Honolulu-based Avatar Reality hopes to revitalize local gaming industry with new virtual reality game
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Creating a world set 170 years in the future is what a team of Honolulu-based game developers considers a challenge.
Make the planet Mars, populate it with ultra-modern cities, flying cars and millions of gamers, and that's what they call a whole lot of fun.
The development of Blue Mars, an online multiplayer game set to debut in beta format next year, is bringing dozens of former Square USA employees back to Hawaii under the company Avatar Reality Inc.
The company, founded in mid-2006, is helping revitalize a local gaming industry that saw the loss of more than 200 game developers when Square closed its Honolulu office in 2002.
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COURTESY AVATAR REALITY
When creating en entirely new world from scratch, a tropical paradise is a good place to start. Avatar Reality Inc. game developers used NASA data to map the surface of Mars for its online multiplayer game, due out in beta format next year. The game will allow users to live in all types of climates, but will initially start out with a beach town that looks similar to Hawaii.
The year is 2177, and flying cars speed over the surface of Mars.
Giant oceans make way for pristine beaches, and white-capped mountains border newly constructed luxury villas.
Welcome to Blue Mars, a virtual world set millions of miles away that is helping to breathe life into Hawaii's tiny game-development industry.
The online multiplayer game brings together a team of game designers who left the state in 2002, when Square USA studios collapsed under losses of more than $100 million after producing the computer-animated film "Final Fantasy: The Spirits Within."
In April 2003, Square Co. merged with Enix Corp., best known for its "Dragon Quest" Nintendo Entertainment System games, to become Square Enix Co., based in Tokyo.
Blue Mars is set 170 years in the future, when advancements in technology have allowed humans to terraform Mars into a habitable planet. The world is the creation of former Square developer Henk Rogers , who founded Avatar Reality Inc. in mid-2006. Rogers is also the chairman of another Honolulu company, Blue Planet Software Inc., which licenses the Tetris computer game.
RICHARD WALKER / RWALKER@STARBULLETIN.COM
Kazuyuki Hashimoto, president of Avatar Reality Inc., showed renderings of some of the items that would be for sale in Blue Mars, a virtual world set in 2177. Basic entry to the game is free, but users pay to buy everything from a standard non-furnished apartment for about $5 a month to a certain hairstyle or walk for less than $1.
"The idea is pretty unique," said Avatar President Kazuyuki Hashimoto. "We know that it's difficult to make an interesting game."
Occupying one of the six floors of airy industrial downtown office space that Square's 240 game developers once used, Avatar's 15 employees weave a world of high-tech imagery. On one computer screen, the interior of a luxury condo overlooks one of the fantasy world's two oceans. On another, leather handbags and high-heeled shoes await buyers in a shopping district.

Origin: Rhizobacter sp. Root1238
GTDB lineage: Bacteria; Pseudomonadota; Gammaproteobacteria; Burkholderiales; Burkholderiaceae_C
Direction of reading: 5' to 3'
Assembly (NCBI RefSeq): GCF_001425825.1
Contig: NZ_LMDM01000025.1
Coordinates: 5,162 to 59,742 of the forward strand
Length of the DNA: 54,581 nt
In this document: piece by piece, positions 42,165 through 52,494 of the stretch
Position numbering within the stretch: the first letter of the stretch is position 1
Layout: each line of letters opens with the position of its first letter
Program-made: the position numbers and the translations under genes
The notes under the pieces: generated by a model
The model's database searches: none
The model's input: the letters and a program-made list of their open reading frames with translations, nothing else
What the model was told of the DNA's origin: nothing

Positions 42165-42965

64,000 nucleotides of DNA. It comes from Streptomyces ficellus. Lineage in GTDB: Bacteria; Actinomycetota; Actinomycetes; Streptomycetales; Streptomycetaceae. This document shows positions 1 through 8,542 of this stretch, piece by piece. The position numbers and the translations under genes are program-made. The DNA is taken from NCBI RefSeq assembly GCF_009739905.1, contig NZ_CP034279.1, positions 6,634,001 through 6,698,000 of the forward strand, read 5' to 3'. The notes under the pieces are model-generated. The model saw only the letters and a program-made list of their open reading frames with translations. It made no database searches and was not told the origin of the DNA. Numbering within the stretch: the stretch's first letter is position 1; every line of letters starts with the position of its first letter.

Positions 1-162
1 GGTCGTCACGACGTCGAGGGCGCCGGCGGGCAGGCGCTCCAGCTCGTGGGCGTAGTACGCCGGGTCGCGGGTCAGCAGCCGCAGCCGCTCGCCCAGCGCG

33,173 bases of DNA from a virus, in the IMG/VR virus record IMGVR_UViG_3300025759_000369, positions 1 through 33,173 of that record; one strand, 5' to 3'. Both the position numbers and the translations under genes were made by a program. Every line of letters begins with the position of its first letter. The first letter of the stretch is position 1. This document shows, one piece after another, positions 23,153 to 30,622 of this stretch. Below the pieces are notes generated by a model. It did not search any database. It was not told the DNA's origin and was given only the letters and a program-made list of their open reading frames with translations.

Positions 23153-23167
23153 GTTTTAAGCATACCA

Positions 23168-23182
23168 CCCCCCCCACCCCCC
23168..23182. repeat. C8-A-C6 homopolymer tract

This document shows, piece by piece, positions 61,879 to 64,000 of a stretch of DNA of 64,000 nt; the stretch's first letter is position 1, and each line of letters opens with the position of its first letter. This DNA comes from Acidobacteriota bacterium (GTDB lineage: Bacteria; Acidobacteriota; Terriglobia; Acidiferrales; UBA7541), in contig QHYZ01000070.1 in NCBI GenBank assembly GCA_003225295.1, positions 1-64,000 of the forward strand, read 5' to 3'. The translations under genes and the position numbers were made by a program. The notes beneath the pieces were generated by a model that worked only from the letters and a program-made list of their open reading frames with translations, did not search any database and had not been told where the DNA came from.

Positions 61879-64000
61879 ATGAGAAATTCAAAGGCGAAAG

"We are still targeting the casual user," said Li-han Chen, vice president of development at Avatar. "Most of the companies think the casual user doesn't care about the fancy 3D graphics. We would like to offer a beautiful world that is also enjoyable."
Unlike San Francisco-based Linden Research Inc.'s Second Life, an online world where users create and determine the content, most Blue Mars cities are created by professional "city developers," or gaming companies that contract with Avatar. And unlike World of Warcraft, made by Blizzard Entertainment Inc. in Irvine, Calif., users won't pay a monthly subscription fee to play.
"The city developer can go out and talk to an advertiser and build interesting shops and have a tie-in to real-world economy," Chen said. "They basically lease the land and do business there and we share the revenue with them."
COURTESY AVATAR REALITY
Rising like a lotus flower above the Martian landscape, this conceptual drawing of a Blue Mars spaceport will accommodate flying cars and shuttles from Earth.
In another turn from Second Life, which has 11 million users, Avatar regulates player behaviors in all areas. There are no weapons, killing or nudity on Blue Mars, and some places, such as casinos, are age-restricted using initial registration and credit card information.
Basic entry into Blue Mars is free, but users pay to buy everything from a standard non-furnished apartment for about $5 a month to a certain hairstyle or walk for less than $1. Gamers can also work as tour guides, functioning much like customer support, to earn some extra virtual cash.
Avatar will debut a beta version of Blue Mars in mid-2008, with the goal of having 1 million users by 2010 and 10 million by 2013. To meet that target, the company is hiring another two game developers this month and plans to double its workforce by the end of the year. Some 3D imaging work will also be outsourced overseas.